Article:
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  • Overview of the impact of oil in our region

  • Overview of the impact of oil in our region

    Overview of the impact of oil in our region

    Just one day before July’s Eggs & Issues on the oil industry’s economic impact on our region, news broke that a federal judge had ordered the Dakota Access Pipeline to shut down and be drained—an announcement that made this discussion that much timelier and relevant. In response to the judge’s ruling, U.S. Senator Kevin Cramer commented that, “It’s absurd both technologically as well as from a policy standpoint ... I believe the judge has grossly outpaced his jurisdiction and his authority.”

    Cramer also provided an overview of the oil and gas industry, noting that we’re in for a rough ride for a while, but good news is on the horizon as we start to see and an upswing for our general economy and crude oil prices make a modest recovery. “It’s really important in places like North Dakota and the Bakken, just like our family farms, for us to maintain our diversity of smaller companies,” he said. “It’s important to our national security, our own [state] economy and the environment.”

    This month's panelists:


    Kathy Neset of Neset Consulting, who works with various oil, gas and service companies that support our smaller towns and our economies, explained some of the technical and geological components of the Williston Basin Deposition and Bakken Formation. In reference to the phases of oil and gas operations, she stated, “The upstream is really what we are doing here in Western North Dakota, this is where the drilling rigs and production is, this is getting the oil from the subsurface up to the surface.”

    As it relates to the capture of natural gas in the drilling state of the operation, “North Dakota is making a lot of progress capturing this natural gas… we’re at 88% capture of that gas,” Neset said. “There is a lot of work to be done in utilizing that gas right here in North Dakota, whether in power production or something different, but it’s significant and important.”

    Ron Ness of the ND Petroleum Council shared just how much ND depends on the oil industry, stating, “For every dollar less that we receive per barrel of oil in North Dakota, [it’s a negative impact of] $40 million a year to the state’s budget … oil and gas production taxes alone account for 50% of our state’s revenues.” In response to the judge’s order regarding DAPL, Ness said: “By shutting down this pipeline, what you’ve really done, in addition to the 570,000 barrels of Bakken, American and North Dakotan made oil a day that travels through to the Louisiana gulf coast, which at $40 a barrel [the pipeline] is the safest, most reliable, state-of-the-art technology in the country, and the only ETP pipeline that has its own monitoring center…the ramifications on the market are significant.”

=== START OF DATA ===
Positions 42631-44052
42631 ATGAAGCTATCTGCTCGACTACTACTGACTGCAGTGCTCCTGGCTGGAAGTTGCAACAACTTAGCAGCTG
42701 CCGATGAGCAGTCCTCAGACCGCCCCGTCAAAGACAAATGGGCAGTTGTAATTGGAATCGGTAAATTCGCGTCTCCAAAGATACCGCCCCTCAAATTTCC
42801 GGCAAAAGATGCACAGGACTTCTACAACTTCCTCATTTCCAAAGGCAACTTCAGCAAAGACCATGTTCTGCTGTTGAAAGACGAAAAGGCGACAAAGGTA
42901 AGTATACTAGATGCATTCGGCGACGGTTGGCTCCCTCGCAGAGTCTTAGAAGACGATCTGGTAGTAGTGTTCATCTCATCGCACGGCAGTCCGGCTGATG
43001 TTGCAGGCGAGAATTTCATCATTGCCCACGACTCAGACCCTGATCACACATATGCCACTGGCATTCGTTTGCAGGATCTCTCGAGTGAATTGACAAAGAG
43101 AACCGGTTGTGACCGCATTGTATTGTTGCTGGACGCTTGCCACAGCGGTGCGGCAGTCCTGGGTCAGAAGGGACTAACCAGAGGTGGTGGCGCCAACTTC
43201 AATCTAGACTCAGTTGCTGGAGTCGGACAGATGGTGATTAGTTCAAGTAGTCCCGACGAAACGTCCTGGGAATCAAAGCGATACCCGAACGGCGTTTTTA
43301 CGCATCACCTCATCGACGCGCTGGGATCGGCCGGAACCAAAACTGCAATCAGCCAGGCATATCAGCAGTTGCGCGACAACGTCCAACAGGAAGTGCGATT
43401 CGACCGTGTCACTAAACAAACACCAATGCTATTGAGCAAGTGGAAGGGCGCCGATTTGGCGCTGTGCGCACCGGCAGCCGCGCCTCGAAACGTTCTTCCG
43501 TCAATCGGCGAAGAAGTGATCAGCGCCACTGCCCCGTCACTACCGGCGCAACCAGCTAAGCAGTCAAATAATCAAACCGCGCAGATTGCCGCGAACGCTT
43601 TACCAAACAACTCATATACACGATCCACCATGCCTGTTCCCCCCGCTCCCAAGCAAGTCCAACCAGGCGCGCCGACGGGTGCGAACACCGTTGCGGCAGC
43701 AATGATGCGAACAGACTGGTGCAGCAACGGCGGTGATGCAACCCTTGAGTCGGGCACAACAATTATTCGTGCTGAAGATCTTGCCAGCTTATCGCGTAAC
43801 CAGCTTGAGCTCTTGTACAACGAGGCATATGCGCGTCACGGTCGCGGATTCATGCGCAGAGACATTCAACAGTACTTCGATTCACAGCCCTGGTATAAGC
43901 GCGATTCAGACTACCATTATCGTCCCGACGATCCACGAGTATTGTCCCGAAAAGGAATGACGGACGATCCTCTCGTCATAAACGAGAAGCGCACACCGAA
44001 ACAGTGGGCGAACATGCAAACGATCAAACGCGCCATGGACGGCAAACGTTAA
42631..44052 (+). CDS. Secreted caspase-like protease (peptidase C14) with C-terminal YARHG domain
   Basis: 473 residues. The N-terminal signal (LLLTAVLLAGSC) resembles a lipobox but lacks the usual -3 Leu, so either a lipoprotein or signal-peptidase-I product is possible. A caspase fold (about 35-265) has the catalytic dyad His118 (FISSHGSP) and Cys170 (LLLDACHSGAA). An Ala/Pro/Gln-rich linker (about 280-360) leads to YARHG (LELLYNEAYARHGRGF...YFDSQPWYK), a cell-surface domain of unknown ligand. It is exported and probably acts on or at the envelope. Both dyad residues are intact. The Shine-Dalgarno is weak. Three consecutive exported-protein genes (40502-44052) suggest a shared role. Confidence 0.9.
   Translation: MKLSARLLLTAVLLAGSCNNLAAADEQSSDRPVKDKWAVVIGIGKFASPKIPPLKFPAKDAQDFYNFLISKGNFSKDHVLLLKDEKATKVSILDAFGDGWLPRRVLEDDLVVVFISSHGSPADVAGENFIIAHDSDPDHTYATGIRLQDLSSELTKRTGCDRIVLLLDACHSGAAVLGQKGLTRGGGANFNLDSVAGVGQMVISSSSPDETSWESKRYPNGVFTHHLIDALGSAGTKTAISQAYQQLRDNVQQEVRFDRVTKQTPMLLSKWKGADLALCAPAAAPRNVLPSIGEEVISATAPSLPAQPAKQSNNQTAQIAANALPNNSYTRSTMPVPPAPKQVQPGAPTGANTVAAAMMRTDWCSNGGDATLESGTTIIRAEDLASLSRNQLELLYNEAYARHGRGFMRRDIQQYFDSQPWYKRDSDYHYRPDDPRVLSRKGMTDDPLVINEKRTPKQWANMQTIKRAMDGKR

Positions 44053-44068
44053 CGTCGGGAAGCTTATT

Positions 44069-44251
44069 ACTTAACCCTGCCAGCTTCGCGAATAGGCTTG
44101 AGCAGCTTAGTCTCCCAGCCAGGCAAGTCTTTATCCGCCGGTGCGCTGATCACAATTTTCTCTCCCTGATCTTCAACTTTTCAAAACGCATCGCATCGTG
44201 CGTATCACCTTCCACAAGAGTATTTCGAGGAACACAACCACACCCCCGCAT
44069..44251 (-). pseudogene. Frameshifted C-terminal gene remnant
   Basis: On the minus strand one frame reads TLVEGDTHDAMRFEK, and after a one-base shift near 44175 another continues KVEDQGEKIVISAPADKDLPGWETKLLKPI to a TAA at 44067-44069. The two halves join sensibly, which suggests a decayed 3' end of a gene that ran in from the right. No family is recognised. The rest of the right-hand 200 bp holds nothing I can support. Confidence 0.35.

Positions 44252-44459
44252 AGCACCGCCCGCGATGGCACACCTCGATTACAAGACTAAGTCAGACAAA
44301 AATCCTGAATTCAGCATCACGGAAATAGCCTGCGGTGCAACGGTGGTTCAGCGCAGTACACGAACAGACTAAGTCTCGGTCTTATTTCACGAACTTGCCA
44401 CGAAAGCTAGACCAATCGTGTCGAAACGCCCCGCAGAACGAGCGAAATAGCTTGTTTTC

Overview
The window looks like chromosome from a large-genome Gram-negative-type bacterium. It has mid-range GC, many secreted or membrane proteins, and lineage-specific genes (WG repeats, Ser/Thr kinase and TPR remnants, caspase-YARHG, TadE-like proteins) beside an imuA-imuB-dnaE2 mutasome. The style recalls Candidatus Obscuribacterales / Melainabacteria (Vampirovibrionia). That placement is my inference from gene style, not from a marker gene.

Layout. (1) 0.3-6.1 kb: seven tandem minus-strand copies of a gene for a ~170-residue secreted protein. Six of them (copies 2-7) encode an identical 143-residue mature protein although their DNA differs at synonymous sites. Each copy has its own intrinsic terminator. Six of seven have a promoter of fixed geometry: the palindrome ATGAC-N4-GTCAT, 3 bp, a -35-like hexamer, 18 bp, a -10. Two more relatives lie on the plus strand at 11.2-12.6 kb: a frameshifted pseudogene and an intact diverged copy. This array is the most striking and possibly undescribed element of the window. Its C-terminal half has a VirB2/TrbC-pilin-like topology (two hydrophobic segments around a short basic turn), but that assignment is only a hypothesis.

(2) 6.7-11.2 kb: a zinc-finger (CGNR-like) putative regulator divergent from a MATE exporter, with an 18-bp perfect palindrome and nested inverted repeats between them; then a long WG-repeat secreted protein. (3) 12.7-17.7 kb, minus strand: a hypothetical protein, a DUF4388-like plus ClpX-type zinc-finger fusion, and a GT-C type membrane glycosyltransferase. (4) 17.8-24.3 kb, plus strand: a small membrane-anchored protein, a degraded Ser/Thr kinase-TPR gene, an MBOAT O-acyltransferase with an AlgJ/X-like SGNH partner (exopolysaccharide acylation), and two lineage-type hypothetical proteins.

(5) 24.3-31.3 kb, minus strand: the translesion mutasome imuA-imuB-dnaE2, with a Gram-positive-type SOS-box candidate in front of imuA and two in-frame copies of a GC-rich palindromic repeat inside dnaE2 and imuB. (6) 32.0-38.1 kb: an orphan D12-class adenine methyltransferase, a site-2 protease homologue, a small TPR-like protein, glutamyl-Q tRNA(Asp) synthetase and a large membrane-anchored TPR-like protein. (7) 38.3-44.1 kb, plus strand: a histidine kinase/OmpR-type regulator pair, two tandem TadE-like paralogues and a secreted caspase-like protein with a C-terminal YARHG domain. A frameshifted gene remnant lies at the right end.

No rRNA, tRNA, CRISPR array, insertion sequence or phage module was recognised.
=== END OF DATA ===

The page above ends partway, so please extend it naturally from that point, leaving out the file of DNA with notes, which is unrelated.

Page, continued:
Discussing the future of the Bakken, Ness stated: “I think what this has taught us is that the world is our competitor; it’s not just Texas…we have to continue to get better, lower our costs, value the technology, and we’re going to need the brain power of the entire state of North Dakota, workforce training programs, the energy industry…we’re in a battle for survival as an energy industry and really as a producing state.”

    Rich Wardner, ND Senate Majority Leader, broke down the new oil production forecasts, which occurred before the ordered shutdown of DAPL, and how the decrease in price per barrel is estimated to have a $1.56 billion loss in revenue to the state of North Dakota. “The new projects have us looking at about $2.7 billion [in revenue] and we are looking at about $1.5 billion in loss to the state of North Dakota in revenue,” he said. “If this goes on for a long period of time, that differential loss is going to get larger and going to affect us more negatively.”

    Due to the revenue decline, it’s estimated that the oil-based constitutional funds (Legacy, Common School, Foundation Aid Stabilization and Resources Trust) will experience a drop of roughly $769 million, political subs and oil producing counties will receive an estimated drop of $237.4 million, smaller dedicated funds (Oil & Gas Research, Abandon Well, Heritage, Lignite, Disaster Relief, and State Energy) will experience a differential loss of roughly $24 million. Additionally, the dedicated funds (General, Tax Relief, Budget Stabilization, Lignite Research, Disaster Relief and Municipal – Larger Cities) are expected to fill, at least prior the DAPL decision, with the other dedicated funds (Strategic Infrastructure Investment (SIIF) #1, Prairie Dog, Airport and SIIF #2) not expected to fill leading to an estimated differential loss of $535.1 million. Ultimately, Wardner said, “The state is going to be hustling as far as revenue losses because of the oil tax decrease.”

    The panel also took questions from the audience, touching on upcoming potential COVID-19 legislation, more information regarding the DAPL decision, potential usages of the Legacy Fund, and the important work NDSU and UND are doing for oil and gas industry research developments.

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